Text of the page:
As mentioned on Norrie’s blog I collected another bike yesterday. This is the Ukranian-built Dnepr MT11 that I mentioned in an earlier post.
I’ll gloss over the actual trip to collect the bike with Norrie and Terry along for company/help, except to say that it took practically all day and that I was exhausted by the time I got home after midnight. I have never driven a van for the best of 14 hours before and hope that it’s a long time before I have to do so again.
Today, I had a good look at the machine in the cold light of day and confirmed what I’d suspected yesterday. It’s not in as good a condition as I had been led to believe, with a number of quite badly bodged repairs apparent, quite a lot of obviously non-standard parts, and the wiring looks to be a bit of a rat’s nest. However, the engine runs and actually sounds quite sweet, which is the main thing. Everything else is fixable.
|What it would have looked like originally before it was converted into a military lookalike. The 'Roadster' model from importers Neval in Hull, UK featured a dual seat, kicked up pipes and fibreglass body panels.|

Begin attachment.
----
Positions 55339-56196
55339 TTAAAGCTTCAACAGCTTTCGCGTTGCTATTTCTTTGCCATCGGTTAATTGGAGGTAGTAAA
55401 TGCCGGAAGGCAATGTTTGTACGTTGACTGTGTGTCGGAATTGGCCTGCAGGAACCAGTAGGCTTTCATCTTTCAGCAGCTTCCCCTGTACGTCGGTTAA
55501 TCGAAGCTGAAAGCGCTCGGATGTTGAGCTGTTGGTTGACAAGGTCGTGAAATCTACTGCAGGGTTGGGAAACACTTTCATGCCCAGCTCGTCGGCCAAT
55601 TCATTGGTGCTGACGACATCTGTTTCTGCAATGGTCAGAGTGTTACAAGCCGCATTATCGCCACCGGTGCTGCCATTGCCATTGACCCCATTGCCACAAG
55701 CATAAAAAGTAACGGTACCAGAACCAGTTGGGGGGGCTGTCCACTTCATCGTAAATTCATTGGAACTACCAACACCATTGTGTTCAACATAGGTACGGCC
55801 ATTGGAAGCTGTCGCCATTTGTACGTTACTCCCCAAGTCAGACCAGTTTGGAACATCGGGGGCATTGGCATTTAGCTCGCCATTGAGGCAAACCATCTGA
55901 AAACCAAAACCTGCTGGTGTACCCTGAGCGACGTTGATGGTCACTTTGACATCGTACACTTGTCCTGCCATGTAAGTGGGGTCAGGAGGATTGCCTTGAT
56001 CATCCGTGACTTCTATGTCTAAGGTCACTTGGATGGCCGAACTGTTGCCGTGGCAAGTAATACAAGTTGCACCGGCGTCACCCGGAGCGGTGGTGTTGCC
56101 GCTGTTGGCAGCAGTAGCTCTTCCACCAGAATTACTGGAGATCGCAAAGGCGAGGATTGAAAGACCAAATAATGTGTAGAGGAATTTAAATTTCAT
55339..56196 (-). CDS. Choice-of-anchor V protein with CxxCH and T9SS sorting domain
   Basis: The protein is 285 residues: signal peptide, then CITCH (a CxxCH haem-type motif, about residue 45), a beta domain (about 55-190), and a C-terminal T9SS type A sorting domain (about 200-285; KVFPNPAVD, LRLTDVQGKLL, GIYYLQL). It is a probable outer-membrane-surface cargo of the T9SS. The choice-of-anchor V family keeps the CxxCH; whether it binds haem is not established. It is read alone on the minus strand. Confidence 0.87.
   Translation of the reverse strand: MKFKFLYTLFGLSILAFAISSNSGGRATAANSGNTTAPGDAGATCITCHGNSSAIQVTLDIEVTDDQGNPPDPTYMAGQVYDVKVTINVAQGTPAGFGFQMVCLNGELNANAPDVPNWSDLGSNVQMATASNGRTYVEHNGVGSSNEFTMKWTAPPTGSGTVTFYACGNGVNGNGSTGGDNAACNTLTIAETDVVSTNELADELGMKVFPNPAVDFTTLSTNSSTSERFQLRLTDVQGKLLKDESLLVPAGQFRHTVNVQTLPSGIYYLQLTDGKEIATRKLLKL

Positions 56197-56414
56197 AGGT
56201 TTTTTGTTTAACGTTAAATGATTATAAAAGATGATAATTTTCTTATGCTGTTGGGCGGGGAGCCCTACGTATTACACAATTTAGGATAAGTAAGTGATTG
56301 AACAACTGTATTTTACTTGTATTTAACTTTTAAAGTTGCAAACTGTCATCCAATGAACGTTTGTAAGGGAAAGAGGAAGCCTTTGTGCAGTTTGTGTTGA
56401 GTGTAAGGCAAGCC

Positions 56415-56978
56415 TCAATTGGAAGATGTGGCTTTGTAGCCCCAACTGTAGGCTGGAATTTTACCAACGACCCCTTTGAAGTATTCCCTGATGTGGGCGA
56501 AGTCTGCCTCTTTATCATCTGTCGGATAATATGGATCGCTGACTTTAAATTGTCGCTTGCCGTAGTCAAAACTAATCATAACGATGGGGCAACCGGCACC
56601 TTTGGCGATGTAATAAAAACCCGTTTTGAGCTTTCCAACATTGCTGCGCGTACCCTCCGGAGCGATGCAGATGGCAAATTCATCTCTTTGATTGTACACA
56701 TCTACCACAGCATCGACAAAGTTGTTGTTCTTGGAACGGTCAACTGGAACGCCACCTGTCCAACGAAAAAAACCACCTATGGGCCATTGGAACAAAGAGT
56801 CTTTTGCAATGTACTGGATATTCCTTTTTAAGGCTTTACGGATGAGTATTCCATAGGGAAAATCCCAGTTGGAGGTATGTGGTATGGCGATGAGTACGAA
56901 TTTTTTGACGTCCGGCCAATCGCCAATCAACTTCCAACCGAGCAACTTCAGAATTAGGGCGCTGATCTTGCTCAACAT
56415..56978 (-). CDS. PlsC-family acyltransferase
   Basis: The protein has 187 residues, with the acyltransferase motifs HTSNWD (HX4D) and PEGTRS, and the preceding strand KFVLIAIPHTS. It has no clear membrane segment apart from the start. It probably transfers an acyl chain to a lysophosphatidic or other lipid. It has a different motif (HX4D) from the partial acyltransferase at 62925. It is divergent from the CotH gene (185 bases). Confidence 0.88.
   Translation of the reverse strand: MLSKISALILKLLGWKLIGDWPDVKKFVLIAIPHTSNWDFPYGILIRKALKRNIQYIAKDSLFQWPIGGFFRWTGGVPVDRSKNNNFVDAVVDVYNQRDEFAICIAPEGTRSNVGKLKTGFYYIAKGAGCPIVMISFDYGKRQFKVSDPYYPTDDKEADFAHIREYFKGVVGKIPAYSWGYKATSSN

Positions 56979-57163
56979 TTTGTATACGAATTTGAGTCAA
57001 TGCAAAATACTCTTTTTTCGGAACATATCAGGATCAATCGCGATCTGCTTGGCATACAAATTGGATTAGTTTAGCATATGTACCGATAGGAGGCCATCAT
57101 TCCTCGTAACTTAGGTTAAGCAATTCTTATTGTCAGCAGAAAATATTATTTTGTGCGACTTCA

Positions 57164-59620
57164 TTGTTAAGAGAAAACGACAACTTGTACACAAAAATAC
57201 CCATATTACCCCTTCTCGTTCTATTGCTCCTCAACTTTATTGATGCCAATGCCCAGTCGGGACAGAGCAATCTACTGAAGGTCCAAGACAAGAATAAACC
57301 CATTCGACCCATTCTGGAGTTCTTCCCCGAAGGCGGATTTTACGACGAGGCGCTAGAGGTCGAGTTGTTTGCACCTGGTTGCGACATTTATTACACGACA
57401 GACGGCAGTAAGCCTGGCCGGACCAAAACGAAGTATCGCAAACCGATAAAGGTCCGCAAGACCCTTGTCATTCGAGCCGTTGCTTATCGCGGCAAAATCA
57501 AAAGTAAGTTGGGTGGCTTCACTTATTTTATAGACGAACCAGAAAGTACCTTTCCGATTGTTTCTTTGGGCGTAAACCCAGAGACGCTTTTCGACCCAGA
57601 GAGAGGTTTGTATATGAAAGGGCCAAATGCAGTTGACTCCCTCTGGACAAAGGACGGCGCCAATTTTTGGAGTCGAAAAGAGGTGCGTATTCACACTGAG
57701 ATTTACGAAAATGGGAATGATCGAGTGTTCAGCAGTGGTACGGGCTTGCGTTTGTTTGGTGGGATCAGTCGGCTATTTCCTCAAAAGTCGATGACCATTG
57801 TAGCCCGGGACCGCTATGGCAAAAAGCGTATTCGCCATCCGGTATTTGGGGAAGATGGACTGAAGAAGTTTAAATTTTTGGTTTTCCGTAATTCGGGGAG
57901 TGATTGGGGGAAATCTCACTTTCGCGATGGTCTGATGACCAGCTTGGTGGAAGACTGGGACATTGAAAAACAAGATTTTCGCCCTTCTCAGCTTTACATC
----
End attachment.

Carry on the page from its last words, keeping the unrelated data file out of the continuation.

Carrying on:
I think that I’ll strip the whole bike down and do a complete rebuild and overhaul before putting it back on the road. I've discovered that most parts are readily available online and the prices are fairly reasonable. I’ve downloaded a couple of useful parts books and manuals to start the ball rolling.
I’ll try and include updates once the project actually gets up and running. For the moment, it's all about working out exactly what I need to source and what end result I want. Although the original bike was marketed as a 'Roadster' (see photo above) and I have the original tank and bodywork, I think that I’ll stay with the military look as it’s fairly easy to replicate and olive-drab paint can hide a multitude of sins.